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Listening for intervals or note/scale relations?

Discussion in 'General Instruction [BG]' started by suicas, May 25, 2004.

  1. suicas


    Mar 12, 2004
    I was just wondering how most of you go about thinking of notes and their relationships to each other.

    I'm getting a but confused about two ways of thinking that I've come across.

    As an example, if I'm playing a C in the key of C major (3rd fret, 3rd string) and then play a G (5th fret, 2nd string), the G I play is the 5th in the scale, and a perfect 5th interval.

    If I play the C again, and then the G an octave down (3rd fret, 4th string), I'm still playing the 5th of the scale (an octave down), but now I'm playing a perfect 4th interval.

    I guess I'm really wondering what I should be thinking when I'm practicing scales or training my ears or improvising.
    Whenever I play a C followed by a G, should I be thinking to myself:
    "I'm playing root then 5th"
    "I'm playing root then 5th an octave down"
    "I'm playing root then 5th an octave up"


    "I'm playing root then a perfect 5th up"
    "I'm playing root then a perfect 4th down"
    "I'm playing root then a 13th up"

    Or am I just confusing myself horribly? :)
  2. Matthew Bryson

    Matthew Bryson Guest

    Jul 30, 2001
    You're confusing yourself a bit. Let's see if I can confuse you some more. ;) The 5th is the 5th wether it's played above or below the root. When you play a C at the 3 fret and then a G below the C as you describe - the interval is a 5th. If you play the G first (and consider the G the root) then play the C - that interval is a 4th. So using those two notes as an example - or should I say, this one interval - the interval can be a 4th or a 5th depending on how you look at it. That is why some people will refer to the "cycle of 4ths" while most refer to it as the "circle of 5th's" - it's really both, depending on which way you look at it and which way you are going around the circle. (or depending on which way you're moving from one string to the next on your bass) Also consider that if you add these two intervals (4th and 5th) the sum will be an octave. That is - play a G on your 4th string - now play its 4th (C) now play it's 5th (C's 5th) which is G an octave up from where you started. :eyebrow:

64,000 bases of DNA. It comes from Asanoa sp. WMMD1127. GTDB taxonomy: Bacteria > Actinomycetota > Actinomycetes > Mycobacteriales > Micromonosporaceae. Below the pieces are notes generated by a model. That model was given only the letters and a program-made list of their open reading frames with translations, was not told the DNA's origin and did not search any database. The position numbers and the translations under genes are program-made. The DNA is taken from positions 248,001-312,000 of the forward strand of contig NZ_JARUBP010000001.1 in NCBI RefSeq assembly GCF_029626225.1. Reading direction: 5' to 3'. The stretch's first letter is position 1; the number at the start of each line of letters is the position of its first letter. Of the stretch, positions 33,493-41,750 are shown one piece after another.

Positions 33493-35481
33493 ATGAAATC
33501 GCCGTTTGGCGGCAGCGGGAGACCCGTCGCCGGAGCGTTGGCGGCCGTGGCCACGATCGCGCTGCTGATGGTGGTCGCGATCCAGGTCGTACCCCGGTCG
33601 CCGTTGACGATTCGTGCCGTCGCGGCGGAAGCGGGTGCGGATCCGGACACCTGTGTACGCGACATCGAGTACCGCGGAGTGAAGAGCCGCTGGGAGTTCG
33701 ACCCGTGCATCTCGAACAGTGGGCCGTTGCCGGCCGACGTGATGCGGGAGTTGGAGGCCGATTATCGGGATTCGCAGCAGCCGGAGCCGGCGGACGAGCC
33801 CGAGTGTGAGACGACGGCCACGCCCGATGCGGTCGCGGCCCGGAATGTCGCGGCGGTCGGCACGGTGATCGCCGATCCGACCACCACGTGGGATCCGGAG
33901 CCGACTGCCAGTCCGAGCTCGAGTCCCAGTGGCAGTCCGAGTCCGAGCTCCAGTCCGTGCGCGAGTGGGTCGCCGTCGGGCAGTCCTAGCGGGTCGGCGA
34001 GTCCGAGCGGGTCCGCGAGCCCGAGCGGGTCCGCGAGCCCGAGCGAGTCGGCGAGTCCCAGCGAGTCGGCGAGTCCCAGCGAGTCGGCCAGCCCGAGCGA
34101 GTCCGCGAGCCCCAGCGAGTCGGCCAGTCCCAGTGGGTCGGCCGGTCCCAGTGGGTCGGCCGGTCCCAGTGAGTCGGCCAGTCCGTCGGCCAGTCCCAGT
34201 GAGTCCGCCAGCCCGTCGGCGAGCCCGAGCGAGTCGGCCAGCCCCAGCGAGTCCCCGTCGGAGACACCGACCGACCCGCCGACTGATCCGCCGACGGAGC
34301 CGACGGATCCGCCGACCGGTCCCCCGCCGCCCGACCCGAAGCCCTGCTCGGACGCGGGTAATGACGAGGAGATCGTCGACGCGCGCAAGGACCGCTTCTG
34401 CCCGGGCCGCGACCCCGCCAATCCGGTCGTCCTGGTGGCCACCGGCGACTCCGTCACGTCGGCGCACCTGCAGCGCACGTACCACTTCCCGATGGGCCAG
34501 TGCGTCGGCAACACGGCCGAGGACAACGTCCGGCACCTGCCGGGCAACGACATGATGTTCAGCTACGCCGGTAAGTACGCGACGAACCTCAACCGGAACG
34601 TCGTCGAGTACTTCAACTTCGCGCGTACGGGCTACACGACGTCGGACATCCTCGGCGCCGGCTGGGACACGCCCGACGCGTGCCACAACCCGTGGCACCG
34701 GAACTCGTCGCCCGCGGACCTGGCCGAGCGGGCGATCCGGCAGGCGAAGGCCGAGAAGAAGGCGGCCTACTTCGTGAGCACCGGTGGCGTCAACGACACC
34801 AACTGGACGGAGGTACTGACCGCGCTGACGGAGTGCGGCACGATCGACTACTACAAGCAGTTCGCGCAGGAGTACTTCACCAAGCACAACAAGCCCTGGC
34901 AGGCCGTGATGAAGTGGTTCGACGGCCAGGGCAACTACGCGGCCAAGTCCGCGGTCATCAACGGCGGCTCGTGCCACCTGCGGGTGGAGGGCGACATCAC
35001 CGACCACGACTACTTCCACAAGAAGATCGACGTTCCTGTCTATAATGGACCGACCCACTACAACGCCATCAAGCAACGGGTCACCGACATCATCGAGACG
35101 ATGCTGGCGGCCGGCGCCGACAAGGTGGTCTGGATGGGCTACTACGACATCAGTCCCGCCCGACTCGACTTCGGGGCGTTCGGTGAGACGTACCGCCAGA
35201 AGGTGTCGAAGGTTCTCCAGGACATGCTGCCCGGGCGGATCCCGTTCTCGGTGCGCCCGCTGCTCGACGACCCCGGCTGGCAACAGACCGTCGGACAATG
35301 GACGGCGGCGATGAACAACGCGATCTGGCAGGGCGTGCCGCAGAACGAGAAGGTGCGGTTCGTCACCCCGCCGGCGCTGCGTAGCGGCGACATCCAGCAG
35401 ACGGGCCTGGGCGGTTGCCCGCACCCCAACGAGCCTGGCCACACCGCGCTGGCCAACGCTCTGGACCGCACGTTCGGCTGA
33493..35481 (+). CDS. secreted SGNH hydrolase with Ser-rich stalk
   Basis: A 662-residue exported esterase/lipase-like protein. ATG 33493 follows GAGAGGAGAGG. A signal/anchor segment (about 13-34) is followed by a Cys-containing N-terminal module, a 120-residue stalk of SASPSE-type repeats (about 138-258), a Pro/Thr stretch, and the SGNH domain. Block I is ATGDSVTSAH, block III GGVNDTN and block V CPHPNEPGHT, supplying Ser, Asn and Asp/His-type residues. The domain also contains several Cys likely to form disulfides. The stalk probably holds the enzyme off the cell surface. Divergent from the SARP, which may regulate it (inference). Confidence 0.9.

3. I don't think it matters much whether you think of it as playing the fifth an octave lower, or playing a fourth down from the root. It's both, and as long as you understand that, you'll be fine.
  4. AllegroNonMolto


    May 15, 2004
    I generally think in terms of scale degrees when improvising if that helps. The G in your example will always be the 5th no matter where I play it. Don't give yourself too much baggage when improvising...don't overthink it. Save that energy for deciding which mode you are going to use to get from that C to that G. :p